One of the allures of applying for credit cards online, or in person, is the ability to get a quick decision. People with high credit scores and strong credit histories may receive instant approval and be able to make charges right away. When receiving a physical card through the mail, however, you typically have to activate the card to use it. This helps keep unauthorized users from intercepting your mail, grabbing the card and making charges. You'll need to input personal information like the last four digits of your Social Security number, date of birth and mother's maiden name. Other security measures may be in place as well.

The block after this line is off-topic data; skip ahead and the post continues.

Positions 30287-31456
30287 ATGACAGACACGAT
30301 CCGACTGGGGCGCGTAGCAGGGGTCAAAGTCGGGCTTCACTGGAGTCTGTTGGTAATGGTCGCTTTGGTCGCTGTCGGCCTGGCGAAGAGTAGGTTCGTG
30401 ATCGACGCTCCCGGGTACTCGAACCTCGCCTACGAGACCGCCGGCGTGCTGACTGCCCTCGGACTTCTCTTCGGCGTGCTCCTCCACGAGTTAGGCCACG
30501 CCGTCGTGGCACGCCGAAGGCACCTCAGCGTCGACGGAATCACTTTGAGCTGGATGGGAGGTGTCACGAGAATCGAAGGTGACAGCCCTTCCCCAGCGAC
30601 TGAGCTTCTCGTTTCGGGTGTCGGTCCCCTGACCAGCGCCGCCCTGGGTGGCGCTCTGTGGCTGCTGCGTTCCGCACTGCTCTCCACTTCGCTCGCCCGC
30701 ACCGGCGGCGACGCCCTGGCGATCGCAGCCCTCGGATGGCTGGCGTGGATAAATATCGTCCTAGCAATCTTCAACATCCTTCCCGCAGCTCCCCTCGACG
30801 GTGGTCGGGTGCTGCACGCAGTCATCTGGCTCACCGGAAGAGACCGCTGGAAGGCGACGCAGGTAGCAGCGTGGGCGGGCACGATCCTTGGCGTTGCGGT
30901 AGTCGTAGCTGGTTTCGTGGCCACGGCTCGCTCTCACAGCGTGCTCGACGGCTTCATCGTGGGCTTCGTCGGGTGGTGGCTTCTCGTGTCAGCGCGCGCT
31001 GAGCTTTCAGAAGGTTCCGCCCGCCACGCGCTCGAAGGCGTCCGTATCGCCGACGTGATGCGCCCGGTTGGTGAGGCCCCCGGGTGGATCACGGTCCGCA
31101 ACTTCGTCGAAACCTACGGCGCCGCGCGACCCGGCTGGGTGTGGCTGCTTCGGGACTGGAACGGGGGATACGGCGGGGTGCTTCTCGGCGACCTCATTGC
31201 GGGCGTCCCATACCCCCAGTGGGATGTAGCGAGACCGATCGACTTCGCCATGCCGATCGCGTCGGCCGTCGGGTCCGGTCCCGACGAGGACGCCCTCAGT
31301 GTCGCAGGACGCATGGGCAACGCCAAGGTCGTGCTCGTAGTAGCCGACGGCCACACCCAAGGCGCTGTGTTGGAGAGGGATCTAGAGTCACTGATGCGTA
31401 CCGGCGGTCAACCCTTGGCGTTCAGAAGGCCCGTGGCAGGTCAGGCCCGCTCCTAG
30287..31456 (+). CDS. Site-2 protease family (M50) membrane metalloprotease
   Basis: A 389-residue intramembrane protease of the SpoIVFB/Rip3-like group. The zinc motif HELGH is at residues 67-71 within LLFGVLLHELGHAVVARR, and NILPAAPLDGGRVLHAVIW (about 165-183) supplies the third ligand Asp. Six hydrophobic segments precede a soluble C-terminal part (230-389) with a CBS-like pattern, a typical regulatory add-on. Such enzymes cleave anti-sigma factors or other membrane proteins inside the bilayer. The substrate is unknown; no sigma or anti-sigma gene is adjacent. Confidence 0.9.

Store Cards and Credit Lines
Store credit cards often are promoted as a way of accessing discounts for a specific promotion. In these cases, the sales clerk will take your information and call in the request for credit, or you'll fill out an application online if you're doing your shopping on the web. If you get approved instantly, your discount will be applied to the requested purchase and you'll receive the card in the mail at a later date. If your credit isn't strong enough to make a quick decision, or if you're not approved, you'll learn the decision later through the mail. The same principal is true for stores that issue lines of credit rather than a physical card. You can usually start drawing against that line of credit as soon as your application is approved.